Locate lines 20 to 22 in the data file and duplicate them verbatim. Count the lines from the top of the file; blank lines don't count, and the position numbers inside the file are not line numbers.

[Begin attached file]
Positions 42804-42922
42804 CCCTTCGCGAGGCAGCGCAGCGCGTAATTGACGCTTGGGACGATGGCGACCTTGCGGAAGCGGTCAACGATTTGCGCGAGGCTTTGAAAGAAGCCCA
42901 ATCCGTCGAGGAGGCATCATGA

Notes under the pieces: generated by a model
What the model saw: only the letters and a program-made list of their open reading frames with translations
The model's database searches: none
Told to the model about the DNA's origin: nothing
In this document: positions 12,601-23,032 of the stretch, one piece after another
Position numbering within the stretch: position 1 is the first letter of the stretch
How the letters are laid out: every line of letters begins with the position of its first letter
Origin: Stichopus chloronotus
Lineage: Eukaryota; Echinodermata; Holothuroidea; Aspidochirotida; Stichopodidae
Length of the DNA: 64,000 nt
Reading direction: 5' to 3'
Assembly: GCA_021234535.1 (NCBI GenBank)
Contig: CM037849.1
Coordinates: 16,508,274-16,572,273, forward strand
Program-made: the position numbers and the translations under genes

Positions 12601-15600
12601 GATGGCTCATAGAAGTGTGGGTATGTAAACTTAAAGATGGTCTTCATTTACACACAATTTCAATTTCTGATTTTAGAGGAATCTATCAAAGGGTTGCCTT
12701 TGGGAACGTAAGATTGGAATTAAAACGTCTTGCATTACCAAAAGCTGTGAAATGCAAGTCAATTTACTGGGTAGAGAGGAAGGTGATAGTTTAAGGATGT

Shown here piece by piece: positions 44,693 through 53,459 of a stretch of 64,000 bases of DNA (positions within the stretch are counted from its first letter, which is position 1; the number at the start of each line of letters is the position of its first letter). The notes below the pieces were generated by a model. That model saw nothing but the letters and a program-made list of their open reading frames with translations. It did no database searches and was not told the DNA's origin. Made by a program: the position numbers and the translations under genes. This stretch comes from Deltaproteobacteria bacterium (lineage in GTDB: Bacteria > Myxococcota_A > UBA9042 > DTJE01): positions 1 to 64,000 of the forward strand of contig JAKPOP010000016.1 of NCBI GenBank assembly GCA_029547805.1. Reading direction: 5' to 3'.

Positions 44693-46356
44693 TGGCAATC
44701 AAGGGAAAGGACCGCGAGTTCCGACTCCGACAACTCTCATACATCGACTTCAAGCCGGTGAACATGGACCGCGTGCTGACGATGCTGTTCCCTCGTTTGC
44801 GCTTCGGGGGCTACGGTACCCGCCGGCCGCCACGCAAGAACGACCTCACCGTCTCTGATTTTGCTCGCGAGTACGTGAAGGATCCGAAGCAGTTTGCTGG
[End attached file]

12601 GATGGCTCATAGAAGTGTGGGTATGTAAACTTAAAGATGGTCTTCATTTACACACAATTTCAATTTCTGATTTTAGAGGAATCTATCAAAGGGTTGCCTT
12701 TGGGAACGTAAGATTGGAATTAAAACGTCTTGCATTACCAAAAGCTGTGAAATGCAAGTCAATTTACTGGGTAGAGAGGAAGGTGATAGTTTAAGGATGT

Shown here piece by piece: positions 44,693 through 53,459 of a stretch of 64,000 bases of DNA (positions within the stretch are counted from its first letter, which is position 1; the number at the start of each line of letters is the position of its first letter). The notes below the pieces were generated by a model. That model saw nothing but the letters and a program-made list of their open reading frames with translations. It did no database searches and was not told the DNA's origin. Made by a program: the position numbers and the translations under genes. This stretch comes from Deltaproteobacteria bacterium (lineage in GTDB: Bacteria > Myxococcota_A > UBA9042 > DTJE01): positions 1 to 64,000 of the forward strand of contig JAKPOP010000016.1 of NCBI GenBank assembly GCA_029547805.1. Reading direction: 5' to 3'.